Ever since the High Court decided in 1994 that the
Constitution contains an implied freedom of political
communication, it's become quite fashionable to have a crack at
striking down any law that gets in the way of free speech, on the
basis that it offends that constitutional freedom.
The latest target is the NSW Anti-Discrimination Act's
prohibition of public acts that incite hatred towards, serious
contempt for, or severe ridicule of, homosexuals –
simply, anti-gay hate speech. That's been law for 20 years. A
Mr Sunol recently tried to have it declared invalid as it infringes
his constitutionally protected right to say what he wants.
Mr Sunol, a taxi driver, was being prosecuted for some pretty
vile statements he posted on various websites about gay people. We
won't repeat them, they were disgusting.
The Constitutional question came before the NSW Court of Appeal.
The test to apply in these cases is well settled: (1) does the law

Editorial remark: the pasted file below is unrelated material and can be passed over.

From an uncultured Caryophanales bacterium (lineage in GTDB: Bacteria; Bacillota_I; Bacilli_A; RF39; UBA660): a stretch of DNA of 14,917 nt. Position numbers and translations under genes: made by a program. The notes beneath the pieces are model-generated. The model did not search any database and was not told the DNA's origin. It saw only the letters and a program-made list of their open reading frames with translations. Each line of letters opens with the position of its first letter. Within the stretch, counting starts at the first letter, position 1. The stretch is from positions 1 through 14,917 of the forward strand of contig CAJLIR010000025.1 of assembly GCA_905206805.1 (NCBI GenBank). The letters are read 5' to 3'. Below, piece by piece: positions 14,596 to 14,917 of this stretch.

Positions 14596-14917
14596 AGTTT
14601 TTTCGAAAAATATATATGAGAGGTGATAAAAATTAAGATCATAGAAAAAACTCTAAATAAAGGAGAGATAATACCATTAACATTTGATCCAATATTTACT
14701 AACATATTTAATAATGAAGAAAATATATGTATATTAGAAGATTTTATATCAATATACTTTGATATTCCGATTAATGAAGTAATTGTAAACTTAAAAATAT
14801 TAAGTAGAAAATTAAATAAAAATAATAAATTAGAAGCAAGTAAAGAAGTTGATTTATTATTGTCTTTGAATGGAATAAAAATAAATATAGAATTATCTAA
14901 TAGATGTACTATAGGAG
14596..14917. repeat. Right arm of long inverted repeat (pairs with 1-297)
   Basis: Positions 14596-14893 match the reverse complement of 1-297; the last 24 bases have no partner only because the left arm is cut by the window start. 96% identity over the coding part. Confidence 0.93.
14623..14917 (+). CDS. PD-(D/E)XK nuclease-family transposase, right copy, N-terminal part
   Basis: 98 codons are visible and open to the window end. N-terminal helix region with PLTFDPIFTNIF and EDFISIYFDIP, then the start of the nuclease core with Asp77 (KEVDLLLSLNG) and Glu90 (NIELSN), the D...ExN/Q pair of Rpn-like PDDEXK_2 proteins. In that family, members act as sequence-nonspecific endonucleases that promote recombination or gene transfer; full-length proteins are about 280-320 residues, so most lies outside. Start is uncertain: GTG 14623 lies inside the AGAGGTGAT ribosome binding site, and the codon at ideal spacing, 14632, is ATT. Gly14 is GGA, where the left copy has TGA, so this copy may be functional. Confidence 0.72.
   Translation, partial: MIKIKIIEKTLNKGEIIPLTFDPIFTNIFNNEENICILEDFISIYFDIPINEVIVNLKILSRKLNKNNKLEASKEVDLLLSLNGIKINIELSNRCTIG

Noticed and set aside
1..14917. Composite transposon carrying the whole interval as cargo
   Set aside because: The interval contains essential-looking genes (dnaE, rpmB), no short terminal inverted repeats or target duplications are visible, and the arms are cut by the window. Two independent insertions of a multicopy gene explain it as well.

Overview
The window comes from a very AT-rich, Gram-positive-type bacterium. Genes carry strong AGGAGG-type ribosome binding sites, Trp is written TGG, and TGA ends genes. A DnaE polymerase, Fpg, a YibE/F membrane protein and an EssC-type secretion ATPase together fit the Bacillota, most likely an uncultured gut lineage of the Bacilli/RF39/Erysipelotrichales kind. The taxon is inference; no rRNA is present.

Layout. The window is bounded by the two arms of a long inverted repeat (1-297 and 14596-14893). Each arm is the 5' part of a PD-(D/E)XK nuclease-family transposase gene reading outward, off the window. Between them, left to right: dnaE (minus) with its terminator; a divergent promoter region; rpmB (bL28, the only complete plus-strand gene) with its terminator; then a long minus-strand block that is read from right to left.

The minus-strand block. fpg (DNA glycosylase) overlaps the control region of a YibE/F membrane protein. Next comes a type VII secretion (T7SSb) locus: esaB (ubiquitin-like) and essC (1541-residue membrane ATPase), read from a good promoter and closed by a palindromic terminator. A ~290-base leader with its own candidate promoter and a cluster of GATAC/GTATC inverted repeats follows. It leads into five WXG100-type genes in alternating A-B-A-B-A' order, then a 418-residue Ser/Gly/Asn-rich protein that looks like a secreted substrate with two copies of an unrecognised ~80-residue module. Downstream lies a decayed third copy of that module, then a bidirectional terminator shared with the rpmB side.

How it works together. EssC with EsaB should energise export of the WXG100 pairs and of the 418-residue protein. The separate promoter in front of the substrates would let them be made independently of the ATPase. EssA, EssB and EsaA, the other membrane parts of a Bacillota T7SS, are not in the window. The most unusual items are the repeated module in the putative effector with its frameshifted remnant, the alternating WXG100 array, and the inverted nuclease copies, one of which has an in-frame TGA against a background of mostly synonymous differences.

in question effectively burden freedom of communication about
government or political matters? And (2), if so, is it reasonably
appropriate and adapted to serve a legitimate end which is
compatible with the maintenance of our system of representative
The answer to (1) was yes. The Court said that discussion of the
position of minority groups in society and the extent to which
their position should be enhanced or protected by legislation, is
part of the fabric of Australian political debate. I guess marriage
equality might have been in the back of their minds. It'd be
nice to live in a world where homosexuality is not a government or
political matter at all, but apparently we're not there
(2) was a yes too. Basically the Court said that some subjects,
like race, religion or sexuality, need particularly careful
handling and it's appropriate to place some restrictions on how
they may be publicly debated so passions don't get too
So, the anti-hate speech law stands and Mr Sunol is probably in
a bit of trouble.
Australia sits mid-way on the free speech spectrum between the
US at one end where it's a free-for-all, and some European
countries at the other which have super-strict hate speech laws.
It's always a tough balance but we've got it about
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